Weekly – Investment Adviser – 2 May 2019
|MSCI World||+15.2%||CHF Corp||+1.6%|
|S&P 500||+16.6%||US Govt||+1.8%|
|Stoxx 600||+15.3%||US Corp||+5.7%|
|Emerging||+11.9%||EUR High yield||+6.1%|
In the eye of the storm
The USD remains expensive
The USD rally in 2018 and its resilience in 2019 are due to 3 factors: interest rates, growth and risk. In absolute terms, these factors continue to offer some support, but the USD is trading on the expensive side. Its rebound since Q2 2018 has been driven by the combination of high absolute interest rates and low FX volatility. This couple has allowed investors to buy the USD to take advantage of its higher yield with a relatively low currency risk. Even if the Fed has adopted a more dovish stance – the market is no longer expecting further rate hikes neither cuts – this change has not had the expected negative effect on the USD.
Last week, the trade-weighted USD (DXY) has rallied to reach a new fresh high, raising the concern about further risks. This has less to do with US growth news than with more sluggish activity (Europe and Germany) and softer monetary policy prospects (like the Bank of Canada, the Swedish Riksbank and, surprisingly, the Central Bank of Turkey and Russia) outside the US. More and more comments are emerging that the world economy is entering in a low growth / low inflation period. Despite prospects of some near-term better US data, the bond market has struggled to shrug off fears of a slowdown. And while it is still out on whether a flat or inverted yield curve foreshadows the next recession, the USD has completely disconnected.
In fact, the dollar index (DXY), i.e. the one vs. the main developed currencies, has just reached a new yearly high and already erased 75% of its decline since the Trump election. We do not have the same picture when we take a more broad-based analysis, i.e. the one including EM currencies. The broad-based dollar already reached a top in Q4 2018, and since then has slightly decreased before stabilizing.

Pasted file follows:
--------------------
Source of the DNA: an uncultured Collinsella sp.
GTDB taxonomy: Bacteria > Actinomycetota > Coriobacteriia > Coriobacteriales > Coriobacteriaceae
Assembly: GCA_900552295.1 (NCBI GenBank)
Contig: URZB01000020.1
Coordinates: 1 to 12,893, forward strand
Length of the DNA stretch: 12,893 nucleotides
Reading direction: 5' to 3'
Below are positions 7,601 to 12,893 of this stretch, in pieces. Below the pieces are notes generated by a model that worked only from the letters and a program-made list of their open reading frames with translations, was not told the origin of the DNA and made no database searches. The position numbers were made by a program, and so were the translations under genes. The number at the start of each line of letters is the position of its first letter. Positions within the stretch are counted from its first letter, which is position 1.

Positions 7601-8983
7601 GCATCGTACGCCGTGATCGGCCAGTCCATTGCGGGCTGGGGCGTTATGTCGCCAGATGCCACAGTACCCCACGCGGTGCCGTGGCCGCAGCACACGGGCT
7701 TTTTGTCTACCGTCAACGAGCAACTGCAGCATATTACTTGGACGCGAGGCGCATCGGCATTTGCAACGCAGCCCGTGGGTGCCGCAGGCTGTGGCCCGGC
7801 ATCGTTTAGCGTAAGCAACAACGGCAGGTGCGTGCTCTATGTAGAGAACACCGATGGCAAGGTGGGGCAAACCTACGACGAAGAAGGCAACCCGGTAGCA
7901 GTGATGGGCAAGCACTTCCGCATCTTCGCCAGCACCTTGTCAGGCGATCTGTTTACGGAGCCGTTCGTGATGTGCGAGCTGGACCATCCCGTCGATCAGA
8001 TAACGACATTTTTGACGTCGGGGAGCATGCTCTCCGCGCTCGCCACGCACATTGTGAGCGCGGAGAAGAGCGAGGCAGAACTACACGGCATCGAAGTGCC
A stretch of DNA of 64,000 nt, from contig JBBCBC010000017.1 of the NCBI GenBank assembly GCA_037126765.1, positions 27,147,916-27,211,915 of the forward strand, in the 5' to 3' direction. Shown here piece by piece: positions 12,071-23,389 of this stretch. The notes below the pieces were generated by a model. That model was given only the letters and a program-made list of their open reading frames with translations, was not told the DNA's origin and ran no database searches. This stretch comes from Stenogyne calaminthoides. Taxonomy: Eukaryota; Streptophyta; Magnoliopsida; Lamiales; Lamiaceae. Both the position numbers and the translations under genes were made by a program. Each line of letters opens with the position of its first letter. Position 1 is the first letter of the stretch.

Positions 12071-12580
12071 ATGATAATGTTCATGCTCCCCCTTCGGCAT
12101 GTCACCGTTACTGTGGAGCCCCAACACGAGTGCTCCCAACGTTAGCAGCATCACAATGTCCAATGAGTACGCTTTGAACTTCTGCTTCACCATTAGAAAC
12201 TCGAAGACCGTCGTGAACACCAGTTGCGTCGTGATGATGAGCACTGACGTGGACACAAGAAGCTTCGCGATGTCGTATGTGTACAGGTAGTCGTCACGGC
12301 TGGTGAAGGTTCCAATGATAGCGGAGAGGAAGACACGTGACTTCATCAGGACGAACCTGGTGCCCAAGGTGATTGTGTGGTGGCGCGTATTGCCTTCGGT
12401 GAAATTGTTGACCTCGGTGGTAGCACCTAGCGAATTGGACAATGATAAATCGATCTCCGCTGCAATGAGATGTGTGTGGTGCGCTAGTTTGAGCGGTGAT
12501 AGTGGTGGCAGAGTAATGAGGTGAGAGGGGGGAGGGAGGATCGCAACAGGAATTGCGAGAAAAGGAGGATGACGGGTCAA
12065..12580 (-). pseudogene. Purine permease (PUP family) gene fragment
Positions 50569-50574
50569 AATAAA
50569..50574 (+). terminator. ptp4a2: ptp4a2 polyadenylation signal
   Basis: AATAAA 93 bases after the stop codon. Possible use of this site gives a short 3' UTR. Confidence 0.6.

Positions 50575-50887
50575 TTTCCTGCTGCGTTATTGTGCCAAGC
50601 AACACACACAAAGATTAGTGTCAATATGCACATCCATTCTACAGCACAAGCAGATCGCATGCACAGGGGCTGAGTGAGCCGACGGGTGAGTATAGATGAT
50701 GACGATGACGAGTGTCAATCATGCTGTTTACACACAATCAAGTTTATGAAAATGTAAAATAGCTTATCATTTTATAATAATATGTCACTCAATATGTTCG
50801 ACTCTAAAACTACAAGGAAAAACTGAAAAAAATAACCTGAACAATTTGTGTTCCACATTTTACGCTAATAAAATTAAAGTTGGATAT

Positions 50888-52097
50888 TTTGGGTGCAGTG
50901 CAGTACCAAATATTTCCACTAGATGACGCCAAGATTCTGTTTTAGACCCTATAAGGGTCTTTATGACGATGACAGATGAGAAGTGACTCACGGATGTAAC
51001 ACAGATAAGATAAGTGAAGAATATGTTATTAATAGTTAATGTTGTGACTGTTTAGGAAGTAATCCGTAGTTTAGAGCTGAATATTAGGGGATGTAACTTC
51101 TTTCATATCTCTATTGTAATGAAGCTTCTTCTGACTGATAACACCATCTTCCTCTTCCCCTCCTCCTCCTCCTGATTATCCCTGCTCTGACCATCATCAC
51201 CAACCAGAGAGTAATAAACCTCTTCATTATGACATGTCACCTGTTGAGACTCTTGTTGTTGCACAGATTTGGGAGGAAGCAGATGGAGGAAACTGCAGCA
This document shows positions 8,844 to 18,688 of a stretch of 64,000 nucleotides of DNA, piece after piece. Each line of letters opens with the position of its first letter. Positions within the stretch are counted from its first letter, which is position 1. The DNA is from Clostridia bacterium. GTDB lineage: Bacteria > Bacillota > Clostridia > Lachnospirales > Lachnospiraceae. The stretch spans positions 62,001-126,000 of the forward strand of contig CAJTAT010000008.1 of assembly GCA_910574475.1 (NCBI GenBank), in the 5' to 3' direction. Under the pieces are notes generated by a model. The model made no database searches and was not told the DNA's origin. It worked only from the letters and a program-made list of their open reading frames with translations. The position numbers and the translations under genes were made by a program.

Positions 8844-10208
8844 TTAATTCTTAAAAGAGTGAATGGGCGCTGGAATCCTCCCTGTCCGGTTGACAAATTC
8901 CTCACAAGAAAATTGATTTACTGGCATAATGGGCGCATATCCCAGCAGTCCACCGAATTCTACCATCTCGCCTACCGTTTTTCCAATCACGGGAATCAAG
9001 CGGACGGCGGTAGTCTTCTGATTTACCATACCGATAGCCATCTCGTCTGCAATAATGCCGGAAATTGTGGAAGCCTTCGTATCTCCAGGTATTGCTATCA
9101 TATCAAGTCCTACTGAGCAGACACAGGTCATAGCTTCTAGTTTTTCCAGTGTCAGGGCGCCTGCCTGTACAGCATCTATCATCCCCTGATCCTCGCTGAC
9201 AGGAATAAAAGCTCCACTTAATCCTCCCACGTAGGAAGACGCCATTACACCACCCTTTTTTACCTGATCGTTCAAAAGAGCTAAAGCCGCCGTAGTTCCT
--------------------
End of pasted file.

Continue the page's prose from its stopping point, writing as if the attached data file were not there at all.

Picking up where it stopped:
Amongst the drivers, the most obvious is the Yuan. Since last October top, and prior to the US-China trade deal talks, the CNY has strengthened by 3.5%. President Xi just pledged against a Yuan depreciation as it harms other countries. Xi predicts that the CNY will go to 6.68 within 1 or 2 months as it will be supported by the PBOC shifting away from loose monetary policy, signs of recovery and upcoming trade talks with the US. So, the recent USD spike is more related to an EUR weakness than a USD strengthening.
- The DXY breakout is not as significant as it may look
Carry trades, i.e. the desperate search for yield, has resumed. Investors have pulled sizable amount of money in USD-denominated assets, that have been funded with the sale of low yielding and liquid currencies like the EUR and the JPY. This has pushed more down the volatility. Actually, given the recent low level of volatility on the currency market, the USD should trade lower. The USD index is too high given both yield spreads and FX volatility. Traditionally, there has been a positive correlation between the USD and the volatility. A low volatility environment implies less demand for the USD as a safe-haven asset. The second factor pulling the USD up is the US economic outperformance. Given recent downward revisions to the Eurozone GDP outlook, this factor should remain a USD support.
Finally, despite concerns about global growth, risk appetite indicators suggest that the USD is too strong given the low FX volatility, higher risky assets and oil prices which traditionally imply a softer USD.
The US-China trade talks, a major cause of growth concerns, may ease if the two countries can reach an agreement soon. Further, we think that the market should pay more attention to the fact that a protectionist US administration will not want a strong currency. At the start of March, Trump warned that the strong dollar hurts US competitiveness.
- Paradoxically, markets’ volatility may resurface following a trade deal (profit taking mode)
Equities. “You can do it”
It did it. The S&P 500 broke out its resistance and is entering into new territory; the S&P 500 has closed at 2939.88 last Friday, higher than the previous record at 2936.7 on September 21st, 2018. We will have to confirm this break out in the coming days. The rise in stock markets was without euphoria, and investors rather in risk-off mode. A rather unusual situation.